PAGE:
Plane & Pilot
Tuesday, June 5, 2012

Handheld Buyer’s Guide


Technological advances are revolutionizing the GA cockpit



Delorme In-Reach
Delorme In-Reach
www.delorme.com
This little unit truly is the world's most affordable satellite communicator. Since 90% of the Earth's surface lacks cell-phone reception, landing in a truly remote area could mean trouble for a pilot. Whereas PLBs can transmit your location, communication is very limited. In-Reach is a portable satellite communicator that fits into the palm of your hand. On its own, the unit will send pre-set messages to the GEOS International Emergency Response Coordination Center at the press of a distress button, and give delivery confirmation. It also transmits your GPS coordinates at intervals you select and provides remote tracking. Unlike a PLB, when paired with an Android phone through Bluetooth, In-Reach can send full text messages back and forth from and to anywhere on the planet regardless of cellular reception, and it can access topographical maps and pinpoint your location. Forget expensive satellite phones, since this unit costs $249.95, plus a monthly subscription of $9.95 to $49.95, depending on package. In-Reach floats, is waterproof and includes two AA lithium batteries that provide 60 hours of run time.

Garmin Aera 796
www.buy.garmin.com
Garmin raises the bar once again with their handheld Aera 796. A next-generation EFB, the Aera changes the portable game. Right out of the box, what makes this unit different is Garmin's new "3D Vision" technology. It shows a virtual 3D behind-the-aircraft perspective of surrounding terrain derived from GPS and the onboard terrain database. Sliding your finger across the touch screen rotates the view, and shows land and water contours and features, obstacles, runways and airport signposts in relative proximity to the aircraft. Garmin's ultra-fast, 5 Hz (five times per second) update rate makes graphics move smoothly. The 796's seven-inch touch-screen display is readable even in bright sunlight and has a portrait or landscape mode. Pre-loaded georeferenced charts are available, or users can load Jeppesen charts through Garmin's ChartView service. A document viewer is built in, and a scratch-pad feature allows you to write clearances, ATIS, etc. Two serial ports allow connection to other hardware. Retails for $2,749.


Icom IC-A24; Sporty's SP400
Icom IC-A24
www.icomamerica.com
When it comes to a solid and functional device, Icom's IC-A24 transceiver is a winner. Nothing fancy, it's a handheld aviation band receiver and transmitter that can double as either a backup radio or as a primary radio in LSA or vintage aircraft without electrical systems. All its features are well conceived: one-handed operation (critical for pilots), a large backlit display and keypad that remains lit until you turn it off, "flip-flop" frequencies with 10-channel storage and 200 frequency memory, an external DC power jack or optional batteries, and automatic noise reduction. The IC-A24 has both COM and NAB channels, while the smaller IC-A6 is just COM. The unit has a load of accessories available, including various clips and cases, headset adapters and chargers. The unit is made in Japan with quality components, which is rare these days. The A-24 lists for $599, though most dealers price it right around $300, while the A6 is even more affordable.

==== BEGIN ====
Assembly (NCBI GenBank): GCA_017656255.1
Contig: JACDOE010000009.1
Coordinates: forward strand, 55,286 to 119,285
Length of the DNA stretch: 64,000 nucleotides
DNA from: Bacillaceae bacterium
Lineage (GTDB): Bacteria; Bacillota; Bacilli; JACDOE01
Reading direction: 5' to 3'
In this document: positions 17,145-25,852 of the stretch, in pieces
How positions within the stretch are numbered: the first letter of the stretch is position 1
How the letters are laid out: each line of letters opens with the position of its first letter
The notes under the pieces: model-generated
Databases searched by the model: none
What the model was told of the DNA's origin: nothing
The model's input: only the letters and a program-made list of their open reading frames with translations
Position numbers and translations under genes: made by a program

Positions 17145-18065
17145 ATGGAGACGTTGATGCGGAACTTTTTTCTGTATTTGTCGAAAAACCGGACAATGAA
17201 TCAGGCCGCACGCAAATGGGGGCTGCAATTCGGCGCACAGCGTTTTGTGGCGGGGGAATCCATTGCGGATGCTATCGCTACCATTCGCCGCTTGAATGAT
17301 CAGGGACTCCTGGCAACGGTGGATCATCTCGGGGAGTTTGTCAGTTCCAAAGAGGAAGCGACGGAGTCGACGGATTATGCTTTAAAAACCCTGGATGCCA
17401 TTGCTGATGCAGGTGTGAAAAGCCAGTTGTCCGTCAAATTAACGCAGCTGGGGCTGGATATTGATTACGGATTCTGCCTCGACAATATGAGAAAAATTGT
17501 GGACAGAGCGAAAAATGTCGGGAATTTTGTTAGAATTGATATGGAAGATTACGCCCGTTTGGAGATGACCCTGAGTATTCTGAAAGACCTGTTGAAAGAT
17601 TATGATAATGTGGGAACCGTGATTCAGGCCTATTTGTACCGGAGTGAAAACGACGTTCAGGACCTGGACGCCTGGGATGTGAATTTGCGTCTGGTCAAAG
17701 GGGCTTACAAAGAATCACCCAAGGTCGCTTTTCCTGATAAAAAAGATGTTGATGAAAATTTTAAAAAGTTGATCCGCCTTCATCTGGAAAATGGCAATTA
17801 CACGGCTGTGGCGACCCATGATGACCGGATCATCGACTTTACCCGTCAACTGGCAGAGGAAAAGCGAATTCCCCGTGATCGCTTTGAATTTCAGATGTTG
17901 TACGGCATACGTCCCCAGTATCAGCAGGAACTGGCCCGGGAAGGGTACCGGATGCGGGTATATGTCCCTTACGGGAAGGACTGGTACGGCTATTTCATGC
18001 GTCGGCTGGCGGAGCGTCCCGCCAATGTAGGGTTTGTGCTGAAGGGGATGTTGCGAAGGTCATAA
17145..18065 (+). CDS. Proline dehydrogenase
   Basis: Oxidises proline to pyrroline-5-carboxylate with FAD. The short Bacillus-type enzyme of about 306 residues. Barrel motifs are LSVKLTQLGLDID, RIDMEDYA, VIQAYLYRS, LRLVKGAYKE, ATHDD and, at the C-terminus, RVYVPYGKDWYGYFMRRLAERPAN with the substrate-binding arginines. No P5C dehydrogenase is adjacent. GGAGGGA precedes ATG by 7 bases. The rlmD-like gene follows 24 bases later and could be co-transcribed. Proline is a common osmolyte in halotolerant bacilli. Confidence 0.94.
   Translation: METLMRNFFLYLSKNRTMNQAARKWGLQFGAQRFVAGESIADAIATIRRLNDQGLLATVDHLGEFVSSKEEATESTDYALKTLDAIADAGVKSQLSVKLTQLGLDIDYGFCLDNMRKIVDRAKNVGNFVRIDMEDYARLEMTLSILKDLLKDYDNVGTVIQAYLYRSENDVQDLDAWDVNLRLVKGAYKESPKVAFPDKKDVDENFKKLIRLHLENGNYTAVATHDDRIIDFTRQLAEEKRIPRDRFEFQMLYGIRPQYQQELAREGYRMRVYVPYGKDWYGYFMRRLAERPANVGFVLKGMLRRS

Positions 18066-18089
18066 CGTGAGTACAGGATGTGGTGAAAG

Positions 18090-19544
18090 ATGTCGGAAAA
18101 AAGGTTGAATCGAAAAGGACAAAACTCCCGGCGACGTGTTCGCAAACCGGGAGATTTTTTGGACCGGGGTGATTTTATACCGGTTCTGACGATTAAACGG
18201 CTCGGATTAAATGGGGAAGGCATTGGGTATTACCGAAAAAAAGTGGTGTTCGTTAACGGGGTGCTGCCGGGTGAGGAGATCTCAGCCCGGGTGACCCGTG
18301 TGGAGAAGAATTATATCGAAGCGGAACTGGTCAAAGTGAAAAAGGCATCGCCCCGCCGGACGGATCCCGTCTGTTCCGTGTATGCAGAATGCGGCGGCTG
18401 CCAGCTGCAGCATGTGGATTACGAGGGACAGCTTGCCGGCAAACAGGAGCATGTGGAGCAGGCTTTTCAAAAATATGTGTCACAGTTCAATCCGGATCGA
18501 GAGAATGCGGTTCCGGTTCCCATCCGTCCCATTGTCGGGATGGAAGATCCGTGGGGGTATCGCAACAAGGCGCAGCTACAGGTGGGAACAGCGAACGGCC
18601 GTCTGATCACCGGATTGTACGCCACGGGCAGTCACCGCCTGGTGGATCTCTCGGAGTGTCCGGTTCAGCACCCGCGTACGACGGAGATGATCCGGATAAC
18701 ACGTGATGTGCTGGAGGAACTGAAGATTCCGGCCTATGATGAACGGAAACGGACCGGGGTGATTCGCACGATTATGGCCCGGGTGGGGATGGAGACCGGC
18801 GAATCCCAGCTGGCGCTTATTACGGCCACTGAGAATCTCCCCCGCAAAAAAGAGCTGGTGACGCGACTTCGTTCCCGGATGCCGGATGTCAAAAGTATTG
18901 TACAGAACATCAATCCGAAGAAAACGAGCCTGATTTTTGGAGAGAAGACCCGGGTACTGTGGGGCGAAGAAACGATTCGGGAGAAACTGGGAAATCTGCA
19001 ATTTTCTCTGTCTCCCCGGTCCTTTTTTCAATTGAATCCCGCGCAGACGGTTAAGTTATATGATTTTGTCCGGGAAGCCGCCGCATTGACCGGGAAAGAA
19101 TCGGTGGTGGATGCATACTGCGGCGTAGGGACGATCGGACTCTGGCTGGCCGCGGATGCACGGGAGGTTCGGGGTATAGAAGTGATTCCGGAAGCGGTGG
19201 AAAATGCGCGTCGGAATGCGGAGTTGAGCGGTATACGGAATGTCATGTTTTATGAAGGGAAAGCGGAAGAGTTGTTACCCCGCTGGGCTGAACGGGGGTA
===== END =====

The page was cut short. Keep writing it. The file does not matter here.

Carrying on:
Spidertracks
Spidertracks
www.spidertracks.com
Spidertracks is a PLB that allows you to pinpoint your position when traveling, send out distress messages and displays your track graphically. The lightweight S3 unit is designed for either private or light commercial aircraft. It has an integrated keypad and sits on the dashboard of your aircraft with an adhesive bracket. The S3 is powered through a cigarette lighter plug or hardwired into the aircraft's electrical system. Once powered up, the unit sends your location at intervals based on which subscription plan you choose. If the unit stops sending position reports (as in a crash), a distress signal is sent with your GPS coordinates. Spidertracks works in conjunction with a website piece that acts as a sort of "flight following" monitor and turns on automatically when you take off. The website piece displays where you took off, where you flew, how far you flew, how fast and how high, and records it all automatically in your online logbook. Friends and family can also view your flights through the web feature. The S3 lists for $995 plus various subscription plans based on how many hours you fly.

Sporty's SP-400
www.sportys.com
If Sporty's knows one thing, it's what pilots really use and what they really want. It's this thought process that resulted in Sporty's own SP-400 handheld NAV/COM radio. The SP-400 is so powerful that it matches—and sometimes exceeds—panel-mounted gear. The unit's oversized, crisp, high-resolution screen makes it easy on eyes of any age. The SP-400's simplicity is refreshing: There are no menus or wheels or touch screens. You just type in the frequency using the perfectly sized keys. Easy-to-find AA batteries power the unit, and it all fits in the palm of your hand. On the technical side, the SP-400 sports flip-flop frequencies, and both a NAV and COM mode. It's the only portable unit in the industry with a big ILS and VOR display. It also features a built-in NOAA weather receiver. Several accessories are available. $399.



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